The announcement by Washington Governor Jay Inslee of mandatory COVID-19 vaccinations for state employees comes at a time when the state ferry system is experiencing severe staff shortages.
KUOW reports that Washington State Ferries’ chief of staff Nicole McIntosh said in a statement dated Aug. 13 that there was “an unprecedented 91 requests for assistance” yesterday. She thanked the crew members who had helped cover up their absent colleagues.
In response to the shortage, the agency canceled the crossings and switched from two ferries on the Edmonds-Kingston and Clinton-Mukilteo routes to one. Washington State Ferries spokesman Ian Sterling said staffing issues had been a chronic problem throughout the pandemic, but last week was “just as bad as before because of labor shortages, people being quarantined with active Covid or quarantined “.
He estimates that there are currently six to seven active Covid cases and even more employees in quarantine.
“Having so many people out there is a real challenge,” said Sterling.
Inslee has issued a vaccination mandate that applies to most government employees – and those who are not fully vaccinated by October 18 risk losing their jobs. A full vaccination means two weeks after a last dose, which means workers will need the last dose of Pfizer or Moderna or the one-time dose from Johnson & Johnson by October 4th.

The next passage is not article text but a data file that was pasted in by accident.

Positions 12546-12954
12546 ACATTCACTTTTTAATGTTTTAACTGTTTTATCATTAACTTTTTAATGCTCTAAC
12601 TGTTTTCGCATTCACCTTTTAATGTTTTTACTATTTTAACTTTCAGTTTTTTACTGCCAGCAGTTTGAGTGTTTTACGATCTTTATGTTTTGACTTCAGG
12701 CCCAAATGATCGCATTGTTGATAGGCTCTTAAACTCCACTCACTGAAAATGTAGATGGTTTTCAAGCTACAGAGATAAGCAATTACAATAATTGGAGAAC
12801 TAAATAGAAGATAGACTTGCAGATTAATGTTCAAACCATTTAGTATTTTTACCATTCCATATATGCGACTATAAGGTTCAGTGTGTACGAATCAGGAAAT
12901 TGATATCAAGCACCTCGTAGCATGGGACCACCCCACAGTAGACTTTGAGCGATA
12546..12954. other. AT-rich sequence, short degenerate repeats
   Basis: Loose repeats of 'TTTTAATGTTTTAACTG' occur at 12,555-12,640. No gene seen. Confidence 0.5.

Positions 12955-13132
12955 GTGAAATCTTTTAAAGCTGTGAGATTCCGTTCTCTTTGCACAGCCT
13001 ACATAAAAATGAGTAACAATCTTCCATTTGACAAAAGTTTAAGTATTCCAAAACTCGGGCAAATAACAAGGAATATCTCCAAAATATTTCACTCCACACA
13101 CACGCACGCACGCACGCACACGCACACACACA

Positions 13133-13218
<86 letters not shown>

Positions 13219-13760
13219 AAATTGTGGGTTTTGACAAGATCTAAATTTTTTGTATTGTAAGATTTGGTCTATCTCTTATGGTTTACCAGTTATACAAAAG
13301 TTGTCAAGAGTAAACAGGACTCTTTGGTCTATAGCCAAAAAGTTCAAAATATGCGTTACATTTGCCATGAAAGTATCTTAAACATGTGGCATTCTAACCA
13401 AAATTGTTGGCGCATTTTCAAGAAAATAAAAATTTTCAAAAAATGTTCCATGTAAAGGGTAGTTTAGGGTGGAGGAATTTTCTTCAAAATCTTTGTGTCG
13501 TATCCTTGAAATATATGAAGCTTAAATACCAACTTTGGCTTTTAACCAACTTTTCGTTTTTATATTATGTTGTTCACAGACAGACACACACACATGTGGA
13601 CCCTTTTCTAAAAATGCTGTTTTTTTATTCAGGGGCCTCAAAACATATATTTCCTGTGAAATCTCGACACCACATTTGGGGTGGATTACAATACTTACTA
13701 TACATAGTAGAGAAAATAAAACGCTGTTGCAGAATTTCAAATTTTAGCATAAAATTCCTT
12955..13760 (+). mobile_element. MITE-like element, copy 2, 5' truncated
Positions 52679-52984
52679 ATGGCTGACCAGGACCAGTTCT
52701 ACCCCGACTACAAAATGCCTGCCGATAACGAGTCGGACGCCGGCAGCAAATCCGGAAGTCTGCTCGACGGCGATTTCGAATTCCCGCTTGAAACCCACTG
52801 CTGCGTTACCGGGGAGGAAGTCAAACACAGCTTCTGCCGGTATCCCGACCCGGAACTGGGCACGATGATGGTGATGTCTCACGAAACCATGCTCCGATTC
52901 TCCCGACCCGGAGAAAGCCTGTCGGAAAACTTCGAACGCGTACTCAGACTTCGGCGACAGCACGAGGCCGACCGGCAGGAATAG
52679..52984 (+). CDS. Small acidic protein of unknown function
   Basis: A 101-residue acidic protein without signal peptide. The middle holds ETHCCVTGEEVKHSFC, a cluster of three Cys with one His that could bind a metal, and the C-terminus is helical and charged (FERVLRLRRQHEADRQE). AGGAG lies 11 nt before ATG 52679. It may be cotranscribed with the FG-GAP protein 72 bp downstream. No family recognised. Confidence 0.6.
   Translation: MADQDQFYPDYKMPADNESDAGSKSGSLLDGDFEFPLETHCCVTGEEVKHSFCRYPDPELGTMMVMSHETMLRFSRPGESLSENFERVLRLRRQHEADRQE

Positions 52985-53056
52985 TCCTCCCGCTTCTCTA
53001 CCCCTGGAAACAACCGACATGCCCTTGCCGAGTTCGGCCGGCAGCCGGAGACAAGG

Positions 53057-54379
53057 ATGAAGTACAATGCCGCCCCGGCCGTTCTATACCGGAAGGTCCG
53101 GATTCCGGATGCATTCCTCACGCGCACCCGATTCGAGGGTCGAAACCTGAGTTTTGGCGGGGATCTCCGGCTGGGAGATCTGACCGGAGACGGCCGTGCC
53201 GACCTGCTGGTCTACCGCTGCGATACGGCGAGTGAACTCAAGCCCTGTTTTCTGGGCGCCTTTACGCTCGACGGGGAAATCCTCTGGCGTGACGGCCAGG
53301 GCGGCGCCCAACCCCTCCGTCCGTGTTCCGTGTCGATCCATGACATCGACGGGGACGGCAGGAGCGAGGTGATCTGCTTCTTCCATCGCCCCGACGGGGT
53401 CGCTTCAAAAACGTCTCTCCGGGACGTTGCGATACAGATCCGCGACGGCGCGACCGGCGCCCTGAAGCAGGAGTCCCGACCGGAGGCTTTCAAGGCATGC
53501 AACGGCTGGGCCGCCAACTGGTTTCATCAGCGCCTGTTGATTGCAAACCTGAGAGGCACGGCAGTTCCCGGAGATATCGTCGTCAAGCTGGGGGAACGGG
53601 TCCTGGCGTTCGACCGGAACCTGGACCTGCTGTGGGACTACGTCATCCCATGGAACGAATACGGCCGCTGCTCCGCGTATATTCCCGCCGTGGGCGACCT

Captain Dan Twohig, the regional representative for the International Organization of Captains, Mates and Pilots, one of several unions representing workers in the ferry service, said last week’s staff shortage was an anomaly.
“I think it was an unusual increase in the number of vacancies, but I couldn’t really attribute it to anything in particular,” he said. If people stop working beyond the vaccination mandate, “it will put additional pressure on the ships’ crew, but there is really no way to quantify it until it does.”
A coalition of labor unions representing Washington State Ferries employees started negotiations with state officials this week to implement the vaccine mandate. Twohig said the unions agree that the mandate is legal and will continue.
But he said federal law gives them the right to negotiate the effects of this change in workplace conditions.